This ought to be fun.


Thinking Out Loud

I’ve been thinking a lot lately about my blogging (or lack there of) and trying to figure out what exactly it is that is keeping me from getting beyond one or two posts a month.  After some thoughtful consideration, It comes down to a singular problem that manifests in two unique ways.

The singular problem is my internal filter.  The first way that the problem manifests itself is though the perfection angle.  I don’t ever feel what I am writing is good enough, so I self edit and eventually give up.  Lately, it has become clear to me that I am my own worst critic of my writing and that usually what I think is bad is pretty ok.  I’ve learned this through the course of working towards my MBA.  For the last few terms, I think I have turned in some sub-standard papers.  Work that I would have given a B or a C has consistently earned my an A.  I don’t think I am that brilliant and generally just chalk it up to my classmates being that bad, but I am starting to feel like I can be overly critical of myself.

The second way that my problem manifests is that I silence myself because of my job.  Part of me doesn’t want to reveal what is going on in so as not to irritate the power that be or reveal something that earns me the “OH MY GOD MARK WHAT DO YOU THINK YOUR ARE DOING!” call from my boss.  Not that I am sure many people are reading what I have to say anyways.  I suppose I am worried about revealing something that is contradictory to what a potential customer (or customer) was led to believe about our technological capabilities.  Like any organization, we are doing some really cool stuff and we have some stuff that is pretty broken.  We have issues with hardware, processes, and people, but we also have some pretty advanced infrastructure and robust practices.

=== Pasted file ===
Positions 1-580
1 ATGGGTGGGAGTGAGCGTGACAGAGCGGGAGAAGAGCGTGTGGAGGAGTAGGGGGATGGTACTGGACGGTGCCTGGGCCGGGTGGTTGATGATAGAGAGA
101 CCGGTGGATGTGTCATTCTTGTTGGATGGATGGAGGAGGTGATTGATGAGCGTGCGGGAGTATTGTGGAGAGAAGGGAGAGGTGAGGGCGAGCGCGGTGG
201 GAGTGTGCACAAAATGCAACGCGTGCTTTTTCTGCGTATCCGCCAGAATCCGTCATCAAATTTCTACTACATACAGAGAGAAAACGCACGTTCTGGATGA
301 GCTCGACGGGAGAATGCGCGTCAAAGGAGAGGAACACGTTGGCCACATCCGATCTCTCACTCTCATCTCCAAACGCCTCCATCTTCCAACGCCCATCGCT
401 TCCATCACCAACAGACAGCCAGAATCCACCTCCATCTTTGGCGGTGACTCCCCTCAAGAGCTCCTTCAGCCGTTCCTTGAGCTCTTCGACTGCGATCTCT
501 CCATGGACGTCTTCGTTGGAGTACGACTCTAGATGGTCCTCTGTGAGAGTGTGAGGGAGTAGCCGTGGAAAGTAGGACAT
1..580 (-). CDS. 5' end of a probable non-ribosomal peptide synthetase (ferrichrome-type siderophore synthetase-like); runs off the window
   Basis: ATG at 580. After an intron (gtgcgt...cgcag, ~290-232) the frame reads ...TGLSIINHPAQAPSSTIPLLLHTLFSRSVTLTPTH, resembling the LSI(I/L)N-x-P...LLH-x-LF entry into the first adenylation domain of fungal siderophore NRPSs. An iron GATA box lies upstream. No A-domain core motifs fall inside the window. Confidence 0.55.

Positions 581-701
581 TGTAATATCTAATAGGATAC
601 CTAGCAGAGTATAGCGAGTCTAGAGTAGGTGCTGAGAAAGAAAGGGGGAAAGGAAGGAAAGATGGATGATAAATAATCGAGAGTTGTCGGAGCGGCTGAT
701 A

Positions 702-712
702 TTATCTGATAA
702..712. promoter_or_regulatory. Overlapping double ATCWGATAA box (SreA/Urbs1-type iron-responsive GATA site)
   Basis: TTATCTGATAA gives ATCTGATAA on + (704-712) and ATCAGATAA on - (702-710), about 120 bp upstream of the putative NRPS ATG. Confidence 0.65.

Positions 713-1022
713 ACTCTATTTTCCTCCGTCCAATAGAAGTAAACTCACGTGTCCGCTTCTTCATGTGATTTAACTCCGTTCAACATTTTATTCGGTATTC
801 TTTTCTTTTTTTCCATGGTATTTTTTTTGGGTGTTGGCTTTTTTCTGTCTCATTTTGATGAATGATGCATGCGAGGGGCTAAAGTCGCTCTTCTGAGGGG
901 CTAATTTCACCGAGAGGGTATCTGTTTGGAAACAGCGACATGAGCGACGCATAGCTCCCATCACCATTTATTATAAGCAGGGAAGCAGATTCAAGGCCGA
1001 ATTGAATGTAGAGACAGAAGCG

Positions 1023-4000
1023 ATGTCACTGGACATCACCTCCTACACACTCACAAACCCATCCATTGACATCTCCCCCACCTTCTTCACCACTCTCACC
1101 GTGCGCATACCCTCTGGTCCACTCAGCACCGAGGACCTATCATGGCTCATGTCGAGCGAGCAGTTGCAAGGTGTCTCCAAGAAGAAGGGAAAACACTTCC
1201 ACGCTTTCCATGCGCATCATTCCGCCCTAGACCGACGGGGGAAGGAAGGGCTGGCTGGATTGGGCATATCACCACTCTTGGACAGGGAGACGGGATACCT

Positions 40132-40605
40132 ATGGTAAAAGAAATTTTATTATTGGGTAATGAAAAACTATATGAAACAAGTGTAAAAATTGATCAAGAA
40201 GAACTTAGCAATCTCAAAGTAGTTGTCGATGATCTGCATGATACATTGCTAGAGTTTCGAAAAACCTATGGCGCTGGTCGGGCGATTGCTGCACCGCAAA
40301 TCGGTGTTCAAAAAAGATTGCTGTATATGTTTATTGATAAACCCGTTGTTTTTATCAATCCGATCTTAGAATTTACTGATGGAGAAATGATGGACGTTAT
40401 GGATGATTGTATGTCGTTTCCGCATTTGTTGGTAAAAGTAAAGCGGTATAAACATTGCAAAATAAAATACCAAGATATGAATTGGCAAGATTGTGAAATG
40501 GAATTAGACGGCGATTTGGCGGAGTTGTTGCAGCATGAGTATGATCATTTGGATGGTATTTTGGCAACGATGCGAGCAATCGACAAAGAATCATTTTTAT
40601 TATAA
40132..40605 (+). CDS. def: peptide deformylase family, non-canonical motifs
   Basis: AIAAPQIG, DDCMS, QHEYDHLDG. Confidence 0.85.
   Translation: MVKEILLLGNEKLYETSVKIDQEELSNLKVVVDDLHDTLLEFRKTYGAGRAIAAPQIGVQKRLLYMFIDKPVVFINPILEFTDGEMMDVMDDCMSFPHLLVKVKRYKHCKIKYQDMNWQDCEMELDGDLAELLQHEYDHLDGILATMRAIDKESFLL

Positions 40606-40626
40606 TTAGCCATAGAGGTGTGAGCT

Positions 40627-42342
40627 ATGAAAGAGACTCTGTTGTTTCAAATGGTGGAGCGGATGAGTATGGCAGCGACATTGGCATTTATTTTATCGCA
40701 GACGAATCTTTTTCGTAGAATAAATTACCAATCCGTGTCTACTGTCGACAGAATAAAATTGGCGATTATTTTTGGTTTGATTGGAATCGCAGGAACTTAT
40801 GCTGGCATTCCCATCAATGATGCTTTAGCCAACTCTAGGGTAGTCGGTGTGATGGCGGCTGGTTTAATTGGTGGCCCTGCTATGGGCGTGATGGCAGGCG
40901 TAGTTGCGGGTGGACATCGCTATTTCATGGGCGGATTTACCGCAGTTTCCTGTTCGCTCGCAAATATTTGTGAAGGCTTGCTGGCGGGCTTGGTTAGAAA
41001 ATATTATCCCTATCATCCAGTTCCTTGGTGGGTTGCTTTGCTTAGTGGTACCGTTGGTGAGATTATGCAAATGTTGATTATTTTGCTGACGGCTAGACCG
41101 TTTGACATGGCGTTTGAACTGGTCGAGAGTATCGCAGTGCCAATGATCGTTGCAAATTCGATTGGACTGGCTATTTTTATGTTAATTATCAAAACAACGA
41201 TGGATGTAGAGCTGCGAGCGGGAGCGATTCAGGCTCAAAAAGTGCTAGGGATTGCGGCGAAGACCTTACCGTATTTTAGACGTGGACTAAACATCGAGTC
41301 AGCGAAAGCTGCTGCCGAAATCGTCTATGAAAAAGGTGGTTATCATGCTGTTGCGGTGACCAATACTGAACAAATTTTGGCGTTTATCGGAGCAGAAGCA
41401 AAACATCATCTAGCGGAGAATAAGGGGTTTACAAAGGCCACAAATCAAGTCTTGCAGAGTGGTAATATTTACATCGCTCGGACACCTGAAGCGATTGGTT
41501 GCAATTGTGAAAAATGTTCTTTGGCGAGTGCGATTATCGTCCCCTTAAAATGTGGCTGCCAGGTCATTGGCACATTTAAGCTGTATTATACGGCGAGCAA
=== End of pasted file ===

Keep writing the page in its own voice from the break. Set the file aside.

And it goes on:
I have to get better at turning off my internal filter and get better about sharing the lessons that we are learning, both good and bad.  I know that it is going to take practice and it is likely that some of my posts are going to be subpar as I force myself to go beyond my filter and just get content out there.  I’m confident that we will get better over time.


The Lifebuilder’s Creed

I recently came across The Lifebuilder’s Creed by Dale Witherington while watching a the introduction to John Maxwell’s Today Matters leadership training course, and it really touched my soul and I wanted to share.


The Lifebuilder’s Creed

Today is the most important day of my life.
Yesterday with its successes and victories, struggles and failures is gone forever.
The past is the past.
I cannot relive it.  I cannot go back and change it.
But I will learn from it and improve my TODAY.
TODAY.  This moment. NOW.
It is God’s gift to me and it is all that I have.
Tomorrow with all its joys and sorrows, triumphs and troubles isn’t here yet.
Indeed, tomorrow may never come.
Therefore, I will not worry about tomorrow.
Today is what God has entrusted to me.
It is all that I have.  I will do my best in it.
I will demonstrate the best of me in it —
my character, giftedness, and abilities —
to my family and friends, clients and associates.
I will identify those things that are most important to do TODAY,
and those things I will do until they are done.
And when the day is done
I will look back with satisfaction at that 
which I have accomplished.
Then, and only then, will I plan my tomorrow,
Looking to improve upon Today, with God’s help.
Then I shall go to sleep in peace … content.

It Could Have Been Worse

Things have been pretty trying for me the last two weeks.  Last Monday, just before leaving for work, my outside electrical panel had and issue and caused a fire in the panel as well as in my kitchen behind my stove.  The damage was relatively minor, thanks to the the fact that when it happened at 5am I was awake and hadn’t left for work yet.  Had either of those two variables changed, the odds are I wouldn’t have a house right now. I am extremely thankful to God that it was as minor as it was.

As these things go, it has been relatively smooth.  Our electrician had everything repaired/replaced the day after the fire and by the time he left we had power once again.  Our insurance company (Travelers) was out on Monday afternoon to start the claims processes and by Thursday we had our claim documents and we had the check a week after the fire.  The cleaners have been in our house all week cleaning up the smoke damage and the contractor is coming out tomorrow to estimate the kitchen repairs.  The stove was a total loss, and I cannot replace it until the kitchen work is complete.

Here is some of the damage:

IMG 0282 19 50 35 IMG 0283